human origin (Sweet-Cordero et al, Nat. Genetics 2005). Detailed analysis of these signatures has revealed a subset of genes expressed in T1 lesions that are silenced in K-RasG12V clusters with a T2 signature. Indeed, Dnmt1 along with various Ras epigenetic silencing elements are up-regulated in T2 lesions, suggesting a putative epigenetic contribution during the initial stages of tumor development. Bisulfite sequencing analysis has revealed that the promoters of several genes expressed in the T1 hyperplastic regions and downregulated in the T2 lesions such as SerpinB5, Runx1t1 and Necdin are hypermethylated, suggesting widespread epigenetic inactivation in tumor initiating cells. Conclusions: 1. Only a limited subset of K-RasG12V -expressing SPC+ lung cells progress to yield hyperplastic areas, some of which eventually develop into adenomas and adenocarcinomas. 2. Morphologically indistinguishable hyperplastic areas display two distinct expression profiles (T1 and T2 signatures). 3. Whereas the T1 signature is closer to normal lung epithelial cells, the T2 signature overlaps with that of aggressive NSCLCs. Thus, tumor aggressiveness might be programmed during the early steps of clonal expansion. 4. The T1 and T2 signatures are characterized by different methylation patterns suggesting that epigenetics could play a role in determining the aggressiveness of KRasG12V lesions during early stages of tumor development. 5. The tumor suppressor SerpinB5 is hypermethylated in the T2 population.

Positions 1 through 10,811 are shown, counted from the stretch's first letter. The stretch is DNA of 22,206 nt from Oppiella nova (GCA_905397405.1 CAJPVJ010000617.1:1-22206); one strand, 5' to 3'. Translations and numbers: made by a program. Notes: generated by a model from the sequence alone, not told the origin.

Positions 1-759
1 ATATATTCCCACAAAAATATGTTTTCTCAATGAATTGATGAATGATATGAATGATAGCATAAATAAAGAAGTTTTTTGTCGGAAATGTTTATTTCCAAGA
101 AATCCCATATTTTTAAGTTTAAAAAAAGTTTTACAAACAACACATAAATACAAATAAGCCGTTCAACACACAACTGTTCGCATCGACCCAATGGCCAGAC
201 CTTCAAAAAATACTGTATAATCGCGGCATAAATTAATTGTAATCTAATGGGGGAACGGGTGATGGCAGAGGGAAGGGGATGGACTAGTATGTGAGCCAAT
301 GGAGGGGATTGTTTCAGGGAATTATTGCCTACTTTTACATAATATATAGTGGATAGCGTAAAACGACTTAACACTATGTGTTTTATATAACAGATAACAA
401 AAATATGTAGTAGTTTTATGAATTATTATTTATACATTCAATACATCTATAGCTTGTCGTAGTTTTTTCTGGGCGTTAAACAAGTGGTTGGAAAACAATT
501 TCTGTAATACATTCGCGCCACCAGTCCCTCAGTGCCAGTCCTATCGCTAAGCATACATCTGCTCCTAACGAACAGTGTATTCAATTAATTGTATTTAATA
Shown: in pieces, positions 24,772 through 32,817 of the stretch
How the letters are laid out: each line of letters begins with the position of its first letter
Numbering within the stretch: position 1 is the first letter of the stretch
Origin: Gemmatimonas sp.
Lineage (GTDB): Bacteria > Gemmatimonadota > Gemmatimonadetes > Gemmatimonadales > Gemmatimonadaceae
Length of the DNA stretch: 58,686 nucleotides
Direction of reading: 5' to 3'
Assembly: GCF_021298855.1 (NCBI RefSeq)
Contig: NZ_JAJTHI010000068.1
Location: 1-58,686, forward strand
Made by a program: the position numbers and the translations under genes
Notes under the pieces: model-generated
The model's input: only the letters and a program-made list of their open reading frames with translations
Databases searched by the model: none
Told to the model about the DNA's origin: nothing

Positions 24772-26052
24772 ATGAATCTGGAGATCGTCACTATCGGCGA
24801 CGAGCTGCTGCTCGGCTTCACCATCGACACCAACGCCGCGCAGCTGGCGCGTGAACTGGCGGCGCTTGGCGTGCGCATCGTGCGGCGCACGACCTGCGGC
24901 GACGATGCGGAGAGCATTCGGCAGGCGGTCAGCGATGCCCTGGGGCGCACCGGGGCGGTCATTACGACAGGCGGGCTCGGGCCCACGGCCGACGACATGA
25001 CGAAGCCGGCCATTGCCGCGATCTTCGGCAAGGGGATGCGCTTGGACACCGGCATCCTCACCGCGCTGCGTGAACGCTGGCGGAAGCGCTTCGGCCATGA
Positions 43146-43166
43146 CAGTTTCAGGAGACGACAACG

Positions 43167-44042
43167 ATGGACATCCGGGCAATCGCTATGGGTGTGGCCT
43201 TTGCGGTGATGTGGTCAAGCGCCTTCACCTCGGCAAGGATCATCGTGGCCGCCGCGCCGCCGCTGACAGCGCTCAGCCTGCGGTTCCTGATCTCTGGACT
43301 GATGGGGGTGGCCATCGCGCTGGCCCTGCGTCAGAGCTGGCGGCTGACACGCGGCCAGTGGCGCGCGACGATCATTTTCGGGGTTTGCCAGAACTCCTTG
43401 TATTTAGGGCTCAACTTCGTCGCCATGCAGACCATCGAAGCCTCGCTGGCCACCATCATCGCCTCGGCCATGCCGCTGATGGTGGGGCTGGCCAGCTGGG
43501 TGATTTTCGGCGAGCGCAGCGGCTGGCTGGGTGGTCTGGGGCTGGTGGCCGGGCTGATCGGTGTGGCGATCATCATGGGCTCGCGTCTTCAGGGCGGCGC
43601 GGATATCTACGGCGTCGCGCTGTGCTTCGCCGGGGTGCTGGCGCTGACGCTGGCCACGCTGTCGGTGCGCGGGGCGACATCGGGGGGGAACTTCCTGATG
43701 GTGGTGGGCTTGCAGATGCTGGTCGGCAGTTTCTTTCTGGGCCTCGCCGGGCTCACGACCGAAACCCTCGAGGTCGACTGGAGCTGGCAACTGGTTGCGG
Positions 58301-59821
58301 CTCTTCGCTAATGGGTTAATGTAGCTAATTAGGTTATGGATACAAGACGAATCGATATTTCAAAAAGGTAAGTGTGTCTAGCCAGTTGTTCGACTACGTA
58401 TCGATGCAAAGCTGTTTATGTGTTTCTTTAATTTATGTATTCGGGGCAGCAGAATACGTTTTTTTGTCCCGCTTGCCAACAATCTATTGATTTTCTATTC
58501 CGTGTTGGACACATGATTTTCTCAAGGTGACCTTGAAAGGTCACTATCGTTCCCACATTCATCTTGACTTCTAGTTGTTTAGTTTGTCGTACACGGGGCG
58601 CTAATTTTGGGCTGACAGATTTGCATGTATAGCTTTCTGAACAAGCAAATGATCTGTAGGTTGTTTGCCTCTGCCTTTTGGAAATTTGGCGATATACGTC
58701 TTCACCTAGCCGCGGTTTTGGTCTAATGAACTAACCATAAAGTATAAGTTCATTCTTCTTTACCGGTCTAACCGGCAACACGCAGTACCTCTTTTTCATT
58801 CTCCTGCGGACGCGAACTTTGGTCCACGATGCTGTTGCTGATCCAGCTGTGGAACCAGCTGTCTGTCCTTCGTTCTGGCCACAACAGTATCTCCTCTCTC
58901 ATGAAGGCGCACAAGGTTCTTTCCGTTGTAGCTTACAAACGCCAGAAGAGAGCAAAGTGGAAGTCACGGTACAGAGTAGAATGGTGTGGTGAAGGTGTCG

Sunday 8 July 2012

M. Esteller1 . 1 Bellvitge Biomedical Research Institute (IDIBELL), Cancer Epigenetics and Biology Program (PEBC), Barcelona, Spain

26 Human Cancer Epigenetics

10:15−12:00

Symposium